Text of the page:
2018 PRCA Media Guide

About the PRCA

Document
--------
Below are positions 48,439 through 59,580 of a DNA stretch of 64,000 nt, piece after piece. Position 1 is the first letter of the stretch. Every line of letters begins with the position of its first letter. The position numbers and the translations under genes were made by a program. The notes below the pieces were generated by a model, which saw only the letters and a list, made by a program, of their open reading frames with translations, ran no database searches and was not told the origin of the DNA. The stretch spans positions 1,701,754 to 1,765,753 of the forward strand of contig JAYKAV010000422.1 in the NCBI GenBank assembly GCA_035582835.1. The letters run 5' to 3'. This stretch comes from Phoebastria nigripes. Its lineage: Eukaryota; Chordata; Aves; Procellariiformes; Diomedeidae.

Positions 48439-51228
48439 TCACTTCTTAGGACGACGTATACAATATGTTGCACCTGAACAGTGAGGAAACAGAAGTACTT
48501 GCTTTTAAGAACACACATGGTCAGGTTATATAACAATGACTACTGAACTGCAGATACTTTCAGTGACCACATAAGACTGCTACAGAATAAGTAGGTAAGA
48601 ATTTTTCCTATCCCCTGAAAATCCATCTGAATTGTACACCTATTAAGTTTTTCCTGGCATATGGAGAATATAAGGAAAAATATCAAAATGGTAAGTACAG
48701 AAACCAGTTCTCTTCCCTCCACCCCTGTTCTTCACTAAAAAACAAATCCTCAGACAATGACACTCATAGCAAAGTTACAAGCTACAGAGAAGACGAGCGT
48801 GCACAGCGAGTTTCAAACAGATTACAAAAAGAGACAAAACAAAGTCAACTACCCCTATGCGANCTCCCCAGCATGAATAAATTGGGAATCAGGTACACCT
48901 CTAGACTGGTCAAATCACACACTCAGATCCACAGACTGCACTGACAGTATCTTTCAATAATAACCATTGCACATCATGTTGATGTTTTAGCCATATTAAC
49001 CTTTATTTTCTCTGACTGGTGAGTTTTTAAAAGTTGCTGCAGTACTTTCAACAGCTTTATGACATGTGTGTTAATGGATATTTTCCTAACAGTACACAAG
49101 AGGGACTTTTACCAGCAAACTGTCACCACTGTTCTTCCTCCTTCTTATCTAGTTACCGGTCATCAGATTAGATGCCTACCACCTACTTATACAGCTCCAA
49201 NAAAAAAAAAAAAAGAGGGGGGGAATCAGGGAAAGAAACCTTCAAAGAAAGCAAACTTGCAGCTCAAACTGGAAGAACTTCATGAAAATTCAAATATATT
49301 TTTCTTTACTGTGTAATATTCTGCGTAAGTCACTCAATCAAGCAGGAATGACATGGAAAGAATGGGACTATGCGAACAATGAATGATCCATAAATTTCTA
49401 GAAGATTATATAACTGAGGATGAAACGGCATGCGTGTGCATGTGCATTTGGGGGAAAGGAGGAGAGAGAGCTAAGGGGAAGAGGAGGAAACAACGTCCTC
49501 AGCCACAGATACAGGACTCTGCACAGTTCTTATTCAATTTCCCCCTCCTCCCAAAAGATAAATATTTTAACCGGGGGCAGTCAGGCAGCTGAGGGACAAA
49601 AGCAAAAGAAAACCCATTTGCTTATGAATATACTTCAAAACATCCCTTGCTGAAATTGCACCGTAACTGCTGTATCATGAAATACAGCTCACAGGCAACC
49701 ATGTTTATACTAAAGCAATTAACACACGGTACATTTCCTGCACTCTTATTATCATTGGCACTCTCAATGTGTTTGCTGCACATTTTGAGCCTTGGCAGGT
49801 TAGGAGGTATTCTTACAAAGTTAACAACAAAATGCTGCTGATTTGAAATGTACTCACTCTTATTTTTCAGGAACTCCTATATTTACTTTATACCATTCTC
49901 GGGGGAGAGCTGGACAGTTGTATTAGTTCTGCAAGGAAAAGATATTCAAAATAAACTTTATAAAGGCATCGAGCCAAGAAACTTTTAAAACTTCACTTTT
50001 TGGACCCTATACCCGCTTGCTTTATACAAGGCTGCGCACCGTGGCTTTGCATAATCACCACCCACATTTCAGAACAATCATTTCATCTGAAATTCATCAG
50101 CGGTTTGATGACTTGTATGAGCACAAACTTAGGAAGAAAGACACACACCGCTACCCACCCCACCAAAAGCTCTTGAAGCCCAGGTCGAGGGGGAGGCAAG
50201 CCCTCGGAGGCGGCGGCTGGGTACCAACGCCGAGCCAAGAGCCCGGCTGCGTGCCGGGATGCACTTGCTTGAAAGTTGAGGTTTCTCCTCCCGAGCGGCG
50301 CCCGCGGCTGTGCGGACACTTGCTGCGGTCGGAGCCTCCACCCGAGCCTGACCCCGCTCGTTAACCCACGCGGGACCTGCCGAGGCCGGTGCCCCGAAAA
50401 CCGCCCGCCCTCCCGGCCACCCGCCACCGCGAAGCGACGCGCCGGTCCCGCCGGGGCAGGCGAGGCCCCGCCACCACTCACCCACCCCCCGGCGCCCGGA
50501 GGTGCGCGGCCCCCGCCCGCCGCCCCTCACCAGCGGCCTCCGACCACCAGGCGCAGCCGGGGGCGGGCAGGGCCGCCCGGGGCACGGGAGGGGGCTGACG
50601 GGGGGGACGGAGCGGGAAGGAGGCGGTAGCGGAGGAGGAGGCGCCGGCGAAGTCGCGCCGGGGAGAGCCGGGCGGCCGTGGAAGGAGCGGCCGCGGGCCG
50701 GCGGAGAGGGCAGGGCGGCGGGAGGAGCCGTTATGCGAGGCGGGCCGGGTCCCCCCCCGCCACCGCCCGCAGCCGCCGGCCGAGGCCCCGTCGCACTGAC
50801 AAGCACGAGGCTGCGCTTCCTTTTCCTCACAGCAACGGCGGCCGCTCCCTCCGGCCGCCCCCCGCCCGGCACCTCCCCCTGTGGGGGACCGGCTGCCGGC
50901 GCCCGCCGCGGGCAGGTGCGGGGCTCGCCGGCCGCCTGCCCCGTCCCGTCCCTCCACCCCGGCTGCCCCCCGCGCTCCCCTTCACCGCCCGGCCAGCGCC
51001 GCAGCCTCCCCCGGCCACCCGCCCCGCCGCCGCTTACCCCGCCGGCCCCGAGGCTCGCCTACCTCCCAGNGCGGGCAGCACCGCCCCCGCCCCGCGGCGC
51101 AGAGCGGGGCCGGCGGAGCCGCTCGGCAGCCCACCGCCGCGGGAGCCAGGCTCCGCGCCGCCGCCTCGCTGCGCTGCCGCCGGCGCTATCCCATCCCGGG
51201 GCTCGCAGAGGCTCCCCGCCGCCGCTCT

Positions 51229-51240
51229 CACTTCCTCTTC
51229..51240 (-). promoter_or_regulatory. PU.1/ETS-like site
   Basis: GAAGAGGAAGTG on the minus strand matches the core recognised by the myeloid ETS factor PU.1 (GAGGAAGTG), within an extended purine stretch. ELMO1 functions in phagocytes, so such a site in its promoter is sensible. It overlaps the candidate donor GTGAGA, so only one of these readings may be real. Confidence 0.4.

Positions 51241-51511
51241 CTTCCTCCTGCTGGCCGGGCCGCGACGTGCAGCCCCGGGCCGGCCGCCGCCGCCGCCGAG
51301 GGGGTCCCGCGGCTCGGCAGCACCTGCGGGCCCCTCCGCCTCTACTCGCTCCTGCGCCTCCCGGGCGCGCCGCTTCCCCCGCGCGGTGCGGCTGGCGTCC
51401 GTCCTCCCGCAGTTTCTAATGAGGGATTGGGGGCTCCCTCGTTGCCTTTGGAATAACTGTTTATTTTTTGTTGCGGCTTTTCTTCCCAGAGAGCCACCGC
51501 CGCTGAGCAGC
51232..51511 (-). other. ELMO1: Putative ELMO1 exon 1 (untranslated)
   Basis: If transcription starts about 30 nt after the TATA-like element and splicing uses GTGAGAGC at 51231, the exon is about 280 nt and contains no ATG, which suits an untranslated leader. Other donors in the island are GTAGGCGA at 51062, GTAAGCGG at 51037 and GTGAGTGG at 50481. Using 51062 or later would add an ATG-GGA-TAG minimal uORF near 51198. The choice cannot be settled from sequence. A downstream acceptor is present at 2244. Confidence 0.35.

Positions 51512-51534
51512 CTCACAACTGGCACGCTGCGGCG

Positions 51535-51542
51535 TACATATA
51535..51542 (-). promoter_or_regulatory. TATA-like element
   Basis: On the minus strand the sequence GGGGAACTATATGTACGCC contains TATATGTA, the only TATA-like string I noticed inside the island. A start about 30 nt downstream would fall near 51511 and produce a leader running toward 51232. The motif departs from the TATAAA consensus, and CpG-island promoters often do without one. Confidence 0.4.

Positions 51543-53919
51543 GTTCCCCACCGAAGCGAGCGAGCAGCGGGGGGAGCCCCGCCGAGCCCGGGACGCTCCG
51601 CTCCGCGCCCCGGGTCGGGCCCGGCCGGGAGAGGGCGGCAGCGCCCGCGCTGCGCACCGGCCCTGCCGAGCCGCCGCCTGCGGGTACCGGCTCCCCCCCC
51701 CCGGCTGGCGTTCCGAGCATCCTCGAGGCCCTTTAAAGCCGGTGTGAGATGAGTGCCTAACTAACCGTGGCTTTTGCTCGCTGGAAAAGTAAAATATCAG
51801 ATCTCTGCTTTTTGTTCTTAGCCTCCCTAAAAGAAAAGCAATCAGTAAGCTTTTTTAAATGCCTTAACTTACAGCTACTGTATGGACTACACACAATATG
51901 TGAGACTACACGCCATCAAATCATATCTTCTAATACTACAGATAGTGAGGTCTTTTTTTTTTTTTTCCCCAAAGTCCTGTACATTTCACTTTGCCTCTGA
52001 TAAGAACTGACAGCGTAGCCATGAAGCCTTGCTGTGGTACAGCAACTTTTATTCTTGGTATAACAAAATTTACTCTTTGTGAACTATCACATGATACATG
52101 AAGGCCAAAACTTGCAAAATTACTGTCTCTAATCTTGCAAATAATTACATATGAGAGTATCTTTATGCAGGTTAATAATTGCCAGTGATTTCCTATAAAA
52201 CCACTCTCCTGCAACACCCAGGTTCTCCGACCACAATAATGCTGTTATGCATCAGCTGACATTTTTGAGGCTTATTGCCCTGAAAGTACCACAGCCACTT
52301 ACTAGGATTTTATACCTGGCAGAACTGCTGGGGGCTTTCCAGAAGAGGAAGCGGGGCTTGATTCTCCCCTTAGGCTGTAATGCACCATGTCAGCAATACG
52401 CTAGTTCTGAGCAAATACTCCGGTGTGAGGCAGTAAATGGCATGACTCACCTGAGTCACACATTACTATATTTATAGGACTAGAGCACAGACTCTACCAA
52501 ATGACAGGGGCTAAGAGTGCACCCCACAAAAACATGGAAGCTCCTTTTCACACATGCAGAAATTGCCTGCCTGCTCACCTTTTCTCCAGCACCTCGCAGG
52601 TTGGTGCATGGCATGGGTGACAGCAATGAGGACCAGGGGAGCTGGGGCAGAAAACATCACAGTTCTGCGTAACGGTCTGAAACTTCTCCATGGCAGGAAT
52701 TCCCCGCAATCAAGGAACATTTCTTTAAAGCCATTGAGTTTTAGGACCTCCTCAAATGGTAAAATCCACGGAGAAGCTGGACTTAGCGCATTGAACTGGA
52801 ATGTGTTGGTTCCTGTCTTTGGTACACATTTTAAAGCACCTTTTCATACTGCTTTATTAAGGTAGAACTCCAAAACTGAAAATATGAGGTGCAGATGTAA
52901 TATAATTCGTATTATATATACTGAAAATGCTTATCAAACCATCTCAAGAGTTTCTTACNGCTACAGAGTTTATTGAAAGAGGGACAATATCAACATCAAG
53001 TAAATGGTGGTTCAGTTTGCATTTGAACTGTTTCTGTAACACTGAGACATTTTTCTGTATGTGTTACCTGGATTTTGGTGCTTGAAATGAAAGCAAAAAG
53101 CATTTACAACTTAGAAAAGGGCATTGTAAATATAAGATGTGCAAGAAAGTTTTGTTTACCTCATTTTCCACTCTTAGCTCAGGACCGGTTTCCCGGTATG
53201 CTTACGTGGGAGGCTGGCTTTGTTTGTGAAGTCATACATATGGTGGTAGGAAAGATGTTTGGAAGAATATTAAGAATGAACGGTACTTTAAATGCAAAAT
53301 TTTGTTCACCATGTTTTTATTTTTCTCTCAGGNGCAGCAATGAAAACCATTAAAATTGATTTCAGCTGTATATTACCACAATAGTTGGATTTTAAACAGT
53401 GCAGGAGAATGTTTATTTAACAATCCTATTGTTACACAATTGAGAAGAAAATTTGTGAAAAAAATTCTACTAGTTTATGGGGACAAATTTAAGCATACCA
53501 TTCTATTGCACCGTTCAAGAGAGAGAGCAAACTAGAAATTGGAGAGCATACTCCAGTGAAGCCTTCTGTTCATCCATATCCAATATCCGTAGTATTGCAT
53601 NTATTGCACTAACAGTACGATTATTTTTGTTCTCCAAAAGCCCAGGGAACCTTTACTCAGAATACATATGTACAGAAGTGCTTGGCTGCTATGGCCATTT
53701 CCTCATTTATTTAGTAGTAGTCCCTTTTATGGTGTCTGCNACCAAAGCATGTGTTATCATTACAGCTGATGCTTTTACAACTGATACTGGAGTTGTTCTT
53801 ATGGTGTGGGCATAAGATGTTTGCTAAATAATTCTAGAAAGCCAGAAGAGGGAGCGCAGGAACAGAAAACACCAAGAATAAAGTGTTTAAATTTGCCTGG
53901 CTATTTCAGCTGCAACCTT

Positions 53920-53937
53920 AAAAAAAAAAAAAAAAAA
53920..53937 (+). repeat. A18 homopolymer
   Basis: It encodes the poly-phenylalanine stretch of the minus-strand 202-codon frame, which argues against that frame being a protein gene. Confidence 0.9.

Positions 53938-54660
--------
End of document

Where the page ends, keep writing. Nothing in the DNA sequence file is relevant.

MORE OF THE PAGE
The Professional Rodeo Cowboys Association (PRCA), headquartered in Colorado Springs, Colo., is the largest and oldest rodeo-sanctioning body in the world. The recognized leader in professional rodeo, the PRCA is committed to maintaining the highest standards in the industry in every area, from improving working conditions for contestants and monitoring livestock welfare to boosting entertainment value and promoting sponsors. The PRCA also proudly supports youth rodeo with educational camps and financial assistance to young standouts preparing to enter the professional ranks, as well as supporting allied organizations such as Tough Enough to Wear Pink, Miss Rodeo America, the American Quarter Horse Association and the ProRodeo Hall of Fame. Annually, the PRCA sanctions or co-sanctions about 600 top-of-the-line multiple-event rodeos on the continent, in 38-40 states and three countries: Canada, Mexico and Brazil. As a membership- driven organization, the PRCA works to ensure that every event it sanctions is managed with fairness and competence and that the livestock used is healthy and cared for to the highest standards. Here are some key facts about participants in ProRodeo and the PRCA: Fans. More than 43 million people identify themselves as fans of ProRodeo, and many of them attend PRCA-sanctioned rodeos around the country annually. According to the Sports Business Daily , rodeo is seventh in overall attendance for major sporting events, ahead of golf and tennis. Fans can follow professional rodeo all year long through the PRCA’s television coverage on ProRodeoTV.com, the Wrangler Network, the PRCA’s ProRodeo Sports News magazine and ProRodeo.com, as well as other rodeo-related media outlets. Competition. Unlike most other professional sports, where contestants are paid salaries regardless of how well they do at a particular competition, cowboys generally pay to enter each rodeo. If they place high enough to win money, they probably make a profit, but if they don’t, they’ve lost their entry fee and any travel expenses, so every entry is a gamble pitting the chance for loss and physical injury against the chance for financial windfall and athletic glory. Also,unlike most sanctioned professional sports, the hundreds of “playing fields” – rodeo arenas – of PRCA-sanctioned rodeos vary widely. The size, shape, perimeter of an arena, as well as the chute configuration and whether it’s indoors or outdoors, all significantly affect times for timed events and, to a lesser extent, scores for roughstock events. The differences are so significant that some timed-event cowboys own different horses for different types of arenas. For that reason, the fairest way to measure cowboys’ success in competition across the varied settings is by earnings. The total payout at PRCA rodeos in 2017 was $48,116,166. Cowboys. The PRCA’s membership includes nearly 5,000 cowboys (including permit holders), who comprise themajority of the association’s roster, as well as about 1,000 contract personnel (performers and workers). The largest membership segment includes a full range of contestants, from cowboys who compete in professional rodeo for a living, crisscrossing the country with their own horses or equipment, as well as to those who work at other jobs during the week and compete in nearby rodeos on the weekends. Read more about individual athletes in the ProRodeo Cowboys chapter of this book. Permit system. Cowboys who want to apply for membership in the PRCAmust first obtain a permit card and then earn at least $1,000 at PRCA-sanctioned rodeos; there is no time limit to “fill” the permit. Money won under a permit card counts toward circuit standings, but not toward world standings or rookie standings. (A rookie is a cowboy in his first year as a PRCA card-holding contestant.) World champions. “World champion” is the most coveted title in ProRodeo. The sport’s world champions are crowned at the conclusion of the Wrangler National Finals Rodeo, based on total season earnings at PRCA rodeos across the continent, including money earned at the NFR (see the next section of this chapter). The PRCA crowns eight world titlists; each receives a gold buckle and a specially crafted trophy saddle. The 2017 PRCA world champions had season earnings ranging from $265,417 to $436,479 (not counting sponsorships). Stock contractors. All PRCA rodeo events involve livestock, and the care of those animals falls to the stock contractors who buy or breed them, raise them, feed them, watch over them, provide medical care when necessary, and transport them safely between rodeos and their home pastures. PRCA stock contractors agree to follow more than 60 rules providing for the care and humane treatment of livestock – the toughest standards in the industry – and constantly look for ways to improve their husbandry, knowing that best practices produce top-performing livestock. Readmore in the PRCA and Livestock Welfare section of this chapter.



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